Volume 12, Number 7—July 2006
About the Cover
Fine Art and Good Health for the Masses
Art is eternal, Alfons Mucha maintained, so it could never be merely "nouveau" (1). Contradicting those who saw him as part of a larger art movement, he insisted that his work was his alone. He followed his own creative impulses, was inspired by Czech folk traditions, and sought the spiritual in art. Yet, his palette so expressed the aesthetics of art nouveau that the movement was dubbed le style Mucha.
In cities across Europe and North America, amidst sweeping modernization and mechanization in the 1870s to the 1900s, art nouveau embraced all forms and designs, encompassed diverse styles and media, and remained influential well into the 20th century (2). Born of discontent with existing notions and styles, the movement fueled experimentation and reform and shattered the barriers between fine arts (painting, sculpture) and applied arts (ceramics, glassware, furniture, textiles, metalwork). Revolt against convention at times went hand in hand with political revolt against oppressive regimes, as was the case in Mucha's native Moravia, now Czech Republic, then still part of the Austrian and Austro-Hungarian Empire.
Folklore was plentiful in Ivančice, Mucha's hometown near Brno, as were Eastern religious traditions and Slav nationalism, all of which colored his work. Although he reputedly started to draw before he could walk, his talent for music was recognized earlier than his gift for art. As a child and throughout his youth, he sang in the cathedral choir in Brno. Religious images on the walls of the cathedral and other churches awakened his interest in art, particularly drawing. But when he applied for admission to Prague's Academy of Fine Arts, he was rejected: "Find yourself another profession where you'll be more useful" was the academy's recommendation (3). He left for Vienna, starting his career as scene painter in the theater. In Munich and then Paris, he received formal art training and worked on magazine and theater designs.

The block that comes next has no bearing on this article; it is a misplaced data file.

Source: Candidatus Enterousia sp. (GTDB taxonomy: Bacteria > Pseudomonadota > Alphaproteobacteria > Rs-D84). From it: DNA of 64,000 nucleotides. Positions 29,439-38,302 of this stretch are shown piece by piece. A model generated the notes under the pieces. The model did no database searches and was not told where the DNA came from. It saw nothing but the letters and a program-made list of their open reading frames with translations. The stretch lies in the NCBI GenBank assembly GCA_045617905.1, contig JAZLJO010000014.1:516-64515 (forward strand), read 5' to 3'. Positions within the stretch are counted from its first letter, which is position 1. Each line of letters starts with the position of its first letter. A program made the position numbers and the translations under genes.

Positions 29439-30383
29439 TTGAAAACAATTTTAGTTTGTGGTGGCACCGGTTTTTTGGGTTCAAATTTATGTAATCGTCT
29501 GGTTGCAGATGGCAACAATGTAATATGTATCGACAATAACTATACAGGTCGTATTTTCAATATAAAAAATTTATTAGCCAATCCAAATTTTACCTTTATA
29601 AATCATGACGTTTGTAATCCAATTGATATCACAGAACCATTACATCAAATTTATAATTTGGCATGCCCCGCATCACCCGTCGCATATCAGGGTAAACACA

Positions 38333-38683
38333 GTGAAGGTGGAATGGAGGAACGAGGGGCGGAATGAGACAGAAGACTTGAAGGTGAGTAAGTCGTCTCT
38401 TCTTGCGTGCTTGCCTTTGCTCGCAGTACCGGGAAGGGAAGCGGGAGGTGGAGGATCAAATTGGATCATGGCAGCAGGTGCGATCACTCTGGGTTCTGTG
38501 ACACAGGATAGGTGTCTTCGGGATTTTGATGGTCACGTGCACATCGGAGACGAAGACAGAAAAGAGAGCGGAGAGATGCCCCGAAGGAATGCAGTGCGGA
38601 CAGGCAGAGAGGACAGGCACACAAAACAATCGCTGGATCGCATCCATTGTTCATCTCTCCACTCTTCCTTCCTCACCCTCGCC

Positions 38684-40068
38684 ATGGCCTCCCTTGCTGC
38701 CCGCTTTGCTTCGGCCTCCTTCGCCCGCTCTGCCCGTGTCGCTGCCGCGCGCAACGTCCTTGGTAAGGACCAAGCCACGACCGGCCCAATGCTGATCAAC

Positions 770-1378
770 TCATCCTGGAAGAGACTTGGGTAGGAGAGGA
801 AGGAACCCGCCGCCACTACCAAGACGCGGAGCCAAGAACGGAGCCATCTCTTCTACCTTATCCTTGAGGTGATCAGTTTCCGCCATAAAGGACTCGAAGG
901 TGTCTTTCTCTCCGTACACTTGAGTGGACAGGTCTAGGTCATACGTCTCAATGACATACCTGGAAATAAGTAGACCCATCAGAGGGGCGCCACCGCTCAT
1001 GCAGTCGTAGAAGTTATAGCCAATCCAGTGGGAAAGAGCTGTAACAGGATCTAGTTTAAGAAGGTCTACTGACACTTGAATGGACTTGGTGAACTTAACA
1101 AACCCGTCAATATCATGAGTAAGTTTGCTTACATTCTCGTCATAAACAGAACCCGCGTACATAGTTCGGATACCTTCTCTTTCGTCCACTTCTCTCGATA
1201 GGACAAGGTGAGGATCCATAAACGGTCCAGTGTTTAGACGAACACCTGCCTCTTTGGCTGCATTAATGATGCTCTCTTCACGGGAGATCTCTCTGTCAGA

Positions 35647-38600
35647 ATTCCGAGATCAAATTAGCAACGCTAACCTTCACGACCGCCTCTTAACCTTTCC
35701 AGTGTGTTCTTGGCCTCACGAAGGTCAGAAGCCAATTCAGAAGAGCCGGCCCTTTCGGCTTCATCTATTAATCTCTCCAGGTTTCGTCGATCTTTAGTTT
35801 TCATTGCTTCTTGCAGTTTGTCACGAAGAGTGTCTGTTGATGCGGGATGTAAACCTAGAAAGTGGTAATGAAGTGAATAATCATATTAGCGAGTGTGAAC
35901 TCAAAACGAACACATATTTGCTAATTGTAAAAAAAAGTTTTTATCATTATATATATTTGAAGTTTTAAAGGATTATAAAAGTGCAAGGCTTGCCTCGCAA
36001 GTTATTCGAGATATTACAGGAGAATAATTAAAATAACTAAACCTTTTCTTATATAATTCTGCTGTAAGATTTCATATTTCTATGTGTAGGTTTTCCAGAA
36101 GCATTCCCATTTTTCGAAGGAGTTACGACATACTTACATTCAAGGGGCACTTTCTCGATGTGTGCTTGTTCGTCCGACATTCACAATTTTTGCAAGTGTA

He earned a modest living from illustrations and lithographs and knew Gauguin before his legendary trip to Tahiti, when they briefly shared a studio above the crémerie on Rue de la Grande Chaumière. When they met again 2 years later, "The poor insignificant painter whom Gauguin had known at Madame Charlotte's in 1891 was safely on the way to success…" (4). Mucha's career took off when he stepped in at the last minute to design an advertising poster for Sarah Bernhardt, then the most famous actress in Paris. The poster (1), created in 2 weeks as an advertisement for Gismonda, became an instant sensation. Its distinctive elongated shape, muted colors, and elaborate decor became an icon and launched a lucrative association between Bernhardt and Mucha. His innovative designs complemented the actress' striking persona.
Some of Mucha's best work (advertising posters, jewelry, theater sets and costumes, book illustrations, carpet and wallpaper designs), on fine paper or fabric, was created at this time. Originals were translated into popular reproductions on matchboxes, postcards, calendars, and home designs, all illustrated with a richness reminiscent of the Byzantine icons he loved and collected. Accessible and dynamic, they became part of the vernacular, their figures harmoniously integrated with the surroundings in complex linear compositions. Curves, spirals, and intricate ornamentation spilled over into architectural and folk designs and dominated graphic art.
"We can't allow a split… ranking one art above the others," wrote artist Henry van de Velde in 1895, articulating a doctrine of art nouveau: art should affect the lives of all people, should enter their homes and influence their furnishings, uniting beauty and utility (2). Even mass-produced machine-made objects (stamps, money, lottery tickets, police uniforms) should be guided by sound design. To emphasize the social character of art, such projects as an International Exhibition of Art and Popular Hygiene sought to bring art to public facilities, public houses, and railway stations. The graceful organic shapes of Paris Métro entrances (Hector Guimard, 1867–1942) exemplified this principle (5).